ICT challenges for GSS, part 1

Notes from The Thursday ICT workshop (by Patrik Jansson, 2012-11-22)

The Thursday ICT workshop theme was introduced by Ulf Dahlsten already in the plenary: “The ICT challenges to Global Systems Science”. The workshop started with Per Öster (CSC-IT, Finland) talking about e-Science and European Grid Computing. Complex science (with Global Systems Science as an example) puts new demands on ICT tools. The same questions come up: How to handle data? How to access computing resources? How to control access (easy to use authentication)? Examples of existing infrastructure: EUDAT.eu: Collaborative Data Intrastructure, EDI.eu: European Grid Infrastructure. Science gateways provide low entry threshold.

Even when the basic infrastructure is in place, there is still a lot of work needed for a new field to be well supported. And it cannot be constructed by the implementors alone – co-development is important (users + implementors). We work with the research communities to build systems which work for them.

Challenge 1: Develop “science gateways” suited for Global Systems Science.

Challenge 2: Handle the uneven access (globally) to data sets (much more is available in the developed world). We need to identify data sources and quality control of them.


Next was Vittorio Loreto (everyaware.eu) on “Turning citizens into sensors”, expanding on the earlier plenary talk. The example was: how to enhance public awareness of climate issues? (An interesting side-line: a recent paper shows that “Environmental awareness does not lead to smaller carbon footprint”.) The measurement data collection works fine (position data, sensor box for pollution measurements etc.) Challenge 3: How do we (automatically) handle unstructured input (like users recording comments, writing down their comments, etc.) in connection with the structured data?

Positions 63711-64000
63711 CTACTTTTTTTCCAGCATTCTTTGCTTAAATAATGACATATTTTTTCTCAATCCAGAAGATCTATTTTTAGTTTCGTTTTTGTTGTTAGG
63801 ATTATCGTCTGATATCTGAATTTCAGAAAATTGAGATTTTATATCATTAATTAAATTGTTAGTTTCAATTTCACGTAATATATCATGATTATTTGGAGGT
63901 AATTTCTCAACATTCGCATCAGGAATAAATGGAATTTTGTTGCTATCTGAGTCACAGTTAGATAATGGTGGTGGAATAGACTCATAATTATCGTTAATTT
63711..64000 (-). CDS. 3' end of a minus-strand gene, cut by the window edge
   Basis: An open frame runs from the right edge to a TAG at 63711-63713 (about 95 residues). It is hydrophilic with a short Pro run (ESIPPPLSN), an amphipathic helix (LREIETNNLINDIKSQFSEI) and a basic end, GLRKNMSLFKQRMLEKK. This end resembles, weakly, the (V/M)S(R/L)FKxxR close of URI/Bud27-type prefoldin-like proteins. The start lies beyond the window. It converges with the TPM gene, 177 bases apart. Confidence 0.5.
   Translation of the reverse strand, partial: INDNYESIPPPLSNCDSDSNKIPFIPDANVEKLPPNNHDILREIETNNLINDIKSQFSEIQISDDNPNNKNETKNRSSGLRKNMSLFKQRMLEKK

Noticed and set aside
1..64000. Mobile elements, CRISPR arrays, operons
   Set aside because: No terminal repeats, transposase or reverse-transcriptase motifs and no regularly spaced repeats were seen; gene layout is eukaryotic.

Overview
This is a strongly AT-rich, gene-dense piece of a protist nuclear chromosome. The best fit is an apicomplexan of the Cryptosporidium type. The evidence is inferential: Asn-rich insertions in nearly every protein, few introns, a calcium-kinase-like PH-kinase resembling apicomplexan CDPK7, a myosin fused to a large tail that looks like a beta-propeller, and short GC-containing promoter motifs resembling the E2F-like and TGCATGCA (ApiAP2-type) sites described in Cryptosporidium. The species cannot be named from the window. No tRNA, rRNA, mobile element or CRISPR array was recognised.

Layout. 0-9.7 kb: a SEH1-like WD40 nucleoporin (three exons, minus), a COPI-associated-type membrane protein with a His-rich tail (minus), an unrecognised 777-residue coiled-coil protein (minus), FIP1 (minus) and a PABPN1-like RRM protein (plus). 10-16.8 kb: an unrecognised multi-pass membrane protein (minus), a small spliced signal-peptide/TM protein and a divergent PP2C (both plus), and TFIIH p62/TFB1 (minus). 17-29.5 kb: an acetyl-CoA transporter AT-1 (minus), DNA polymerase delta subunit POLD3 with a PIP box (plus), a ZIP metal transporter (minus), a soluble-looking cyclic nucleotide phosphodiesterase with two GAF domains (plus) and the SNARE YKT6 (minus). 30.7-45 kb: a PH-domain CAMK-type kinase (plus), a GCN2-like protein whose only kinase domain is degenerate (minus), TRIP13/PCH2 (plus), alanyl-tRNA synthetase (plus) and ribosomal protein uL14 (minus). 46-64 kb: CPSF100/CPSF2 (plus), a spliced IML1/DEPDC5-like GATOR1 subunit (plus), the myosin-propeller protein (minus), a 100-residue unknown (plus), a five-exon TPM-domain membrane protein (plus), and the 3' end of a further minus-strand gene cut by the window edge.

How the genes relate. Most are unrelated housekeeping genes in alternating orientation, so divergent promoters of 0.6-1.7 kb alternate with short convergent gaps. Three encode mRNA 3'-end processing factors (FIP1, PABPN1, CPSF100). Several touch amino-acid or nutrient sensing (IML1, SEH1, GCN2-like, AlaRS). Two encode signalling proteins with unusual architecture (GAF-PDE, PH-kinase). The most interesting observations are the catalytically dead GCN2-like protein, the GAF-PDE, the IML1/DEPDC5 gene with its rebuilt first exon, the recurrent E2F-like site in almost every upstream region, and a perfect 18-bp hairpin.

Z. Han: We have the technology and the expertise to collect data, but management is very important. Examples from China show that many sectors collect data without releasing it to the public. Open source slogan “release early, release often” is not easy to apply to (politically) sensitive data.

Trista Patterson:
Challenge 4: How do we create communities with a joint language and trust to enable rapid feedback pre-publication?
Crowd-sourcing successes like wikipedia are inspiring but leads us to
Challenge 5: How do we get representability of the contributors (currently 87% male for example). Improving diversity is important.

Thursday ICT chairs + presenters

  • Ulf Dahlsten
    • Chair of “The ICT challenges to Global Systems Science”
    • Plenary talk: “Global Systems and The Challenges”
  • Per Öster
    • Talk: “e-Science and European Grid Computing”
  • Vittorio Loreto
    • Plenary talk: “Participation awareness and learning”
    • Talk: “Enhance environmental awareness through social information technologies”
  • Christopher Barrett
    • Plenary talk: “Simulation of Very Large Systems”

Other Thursday ICT workshop participants (incomplete list):

  • Merijn Terheggen; FactLink.com,
  • Martin Elsman; DIKU,
  • José Javier Ramasco; IFISC,
  • Trista Patterson;
  • Luís Bettencourt;

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